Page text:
Facebook is trying its hand at TV, teaming with Time Warner’s HLN network to produce a pilot for a series that will use the popular social network to find and tell interesting stories.

“We don’t and they don’t want this to feel like ‘The Facebook Show,'” said Kari Kim, vice president of development at HLN, in an interview. “It’s really about the stories and how we are using their tools” to discover information and identify what’s happening around the world.

Executives at the network, which is part of CNN Worldwide, said initial details remain sketchy. The pilot will make it to air in the first half of 2015, said Lila King, HLN’s senior director of product strategy and partnerships, but the network remains uncertain so far as to what form the program will ultimately take.

Options ranging from a weekly format to a series of specials have all been discussed, said Kim. No hosts have been decided upon either.

Social-media outlets like Twitter and Facebook have all put forth the notion that the conversations they host about popular culture, celebrity and TV programming boosts the ratings of any show one can name. But Facebook’s alliance with HLN suggests, in at least this one instance, that one of the big consumer-chatter giants sees a chance to generate more of the same with its own series.

“The initial ideas HLN came up with are very encouraging, and we are looking forward to getting to work and seeing what comes out of the production process,” said Andy Mitchell, director of news and global partnerships at Facebook, in a prepared statement.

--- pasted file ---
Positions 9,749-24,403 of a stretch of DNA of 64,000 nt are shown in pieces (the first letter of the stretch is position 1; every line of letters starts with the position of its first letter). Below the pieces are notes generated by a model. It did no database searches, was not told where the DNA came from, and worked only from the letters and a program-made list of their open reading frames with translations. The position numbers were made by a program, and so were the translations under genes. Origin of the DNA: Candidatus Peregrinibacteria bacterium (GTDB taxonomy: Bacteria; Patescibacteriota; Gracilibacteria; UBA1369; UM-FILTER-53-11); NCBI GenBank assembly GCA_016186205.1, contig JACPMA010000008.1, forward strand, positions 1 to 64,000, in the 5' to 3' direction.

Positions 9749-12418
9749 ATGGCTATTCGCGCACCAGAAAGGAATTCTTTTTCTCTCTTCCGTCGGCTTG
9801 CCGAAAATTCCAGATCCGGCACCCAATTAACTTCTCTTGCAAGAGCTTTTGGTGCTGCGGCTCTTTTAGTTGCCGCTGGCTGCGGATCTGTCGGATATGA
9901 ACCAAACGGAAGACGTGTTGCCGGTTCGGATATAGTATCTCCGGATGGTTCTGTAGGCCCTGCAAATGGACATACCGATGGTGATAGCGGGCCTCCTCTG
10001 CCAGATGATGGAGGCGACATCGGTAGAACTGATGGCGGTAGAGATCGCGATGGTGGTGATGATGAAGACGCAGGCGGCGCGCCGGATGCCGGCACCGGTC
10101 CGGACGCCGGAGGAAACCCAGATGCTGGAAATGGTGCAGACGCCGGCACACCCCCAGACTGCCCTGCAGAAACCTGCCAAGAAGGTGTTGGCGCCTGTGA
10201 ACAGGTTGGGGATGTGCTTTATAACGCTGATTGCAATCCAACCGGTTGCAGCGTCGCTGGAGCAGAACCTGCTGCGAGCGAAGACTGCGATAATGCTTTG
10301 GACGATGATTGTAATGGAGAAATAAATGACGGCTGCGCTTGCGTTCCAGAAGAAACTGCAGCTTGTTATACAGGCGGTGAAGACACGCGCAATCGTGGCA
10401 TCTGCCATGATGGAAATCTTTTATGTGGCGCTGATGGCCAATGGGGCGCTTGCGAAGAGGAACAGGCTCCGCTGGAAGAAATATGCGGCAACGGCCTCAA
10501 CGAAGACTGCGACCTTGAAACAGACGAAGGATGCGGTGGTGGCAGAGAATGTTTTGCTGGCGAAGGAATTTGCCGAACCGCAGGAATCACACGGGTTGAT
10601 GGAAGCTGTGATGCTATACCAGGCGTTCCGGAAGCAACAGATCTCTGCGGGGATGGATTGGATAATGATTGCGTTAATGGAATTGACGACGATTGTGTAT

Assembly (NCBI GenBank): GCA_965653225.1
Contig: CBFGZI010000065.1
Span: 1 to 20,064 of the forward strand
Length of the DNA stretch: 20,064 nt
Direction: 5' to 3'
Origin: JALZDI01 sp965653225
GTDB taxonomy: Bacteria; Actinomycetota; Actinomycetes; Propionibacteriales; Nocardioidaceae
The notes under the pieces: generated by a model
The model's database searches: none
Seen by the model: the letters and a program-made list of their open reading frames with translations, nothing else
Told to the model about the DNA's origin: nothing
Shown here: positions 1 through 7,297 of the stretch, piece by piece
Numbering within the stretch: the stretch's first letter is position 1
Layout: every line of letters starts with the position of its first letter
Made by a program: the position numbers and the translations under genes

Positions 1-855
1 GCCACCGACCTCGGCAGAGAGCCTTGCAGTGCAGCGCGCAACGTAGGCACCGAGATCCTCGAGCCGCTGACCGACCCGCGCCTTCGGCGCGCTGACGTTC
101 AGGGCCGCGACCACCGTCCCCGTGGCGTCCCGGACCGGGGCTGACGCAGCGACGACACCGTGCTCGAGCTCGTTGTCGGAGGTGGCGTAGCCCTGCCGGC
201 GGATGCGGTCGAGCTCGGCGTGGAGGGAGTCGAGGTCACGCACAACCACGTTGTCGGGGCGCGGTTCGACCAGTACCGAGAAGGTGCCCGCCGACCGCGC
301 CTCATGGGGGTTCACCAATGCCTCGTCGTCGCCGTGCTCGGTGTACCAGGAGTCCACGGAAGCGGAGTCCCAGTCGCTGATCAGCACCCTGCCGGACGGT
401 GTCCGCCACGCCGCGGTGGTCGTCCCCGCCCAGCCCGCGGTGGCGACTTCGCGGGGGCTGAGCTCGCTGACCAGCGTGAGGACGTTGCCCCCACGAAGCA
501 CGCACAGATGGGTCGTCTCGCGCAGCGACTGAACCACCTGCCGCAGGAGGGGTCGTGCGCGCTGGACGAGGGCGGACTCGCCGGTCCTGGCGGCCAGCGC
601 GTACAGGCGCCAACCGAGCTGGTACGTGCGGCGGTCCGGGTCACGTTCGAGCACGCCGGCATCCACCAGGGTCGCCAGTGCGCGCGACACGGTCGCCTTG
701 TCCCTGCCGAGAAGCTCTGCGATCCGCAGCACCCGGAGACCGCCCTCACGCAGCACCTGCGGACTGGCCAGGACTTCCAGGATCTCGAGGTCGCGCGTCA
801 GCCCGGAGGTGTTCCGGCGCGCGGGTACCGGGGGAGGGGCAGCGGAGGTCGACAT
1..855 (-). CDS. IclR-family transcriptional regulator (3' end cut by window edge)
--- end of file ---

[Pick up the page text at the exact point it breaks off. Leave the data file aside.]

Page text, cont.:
Facebook teams with HLN as the network moves forward with a broad reworking of its content that centers more around social media than the traditional news updates that were once its stock in trade. That process was interrupted earlier this year when parent Time Warner considered an arrangement that would have let Vice Media, which has a reputation for you-are-there video journalism that takes viewers to far-flung parts of the world, essentially take over HLN. The arrangement would have created a new venture in which Time Warner might have had an ownership stake, but the two sides remained far apart on several aspects of the potential deal, which fell apart.

Now HLN is returning to its mission: Sifting through tweets, memes, posts and more to find cultural shifts and interesting stories. Among the programs HLN put on its development slate last February were a show that counts down the most-talked about entertainment properties, a game show that uses search and tag terms and a third that looks behind the scenes at online phenomena. Albie Hecht, a Viacom programming veteran, is leading the effort. Hosts like Nancy Grace and Dr. Drew remain on air.

“As HLN refines their programming to reflect the social conversation, which happens at an unprecedented scale on Facebook, we are excited to produce a pilot that reflects Facebook on TV in a very unique and creative way,” said Mitchell.

HLN’s King said she reached out to major social-media outlets as soon as she joined the network in February. “I think Facebook was the first call I made,” she said. “We’ve been trying to figure out what the right thing to do is, and I think we’ve hit on it.” Viewers of the show can likely take to Facebook to register their opinions on the program when it actually surfaces.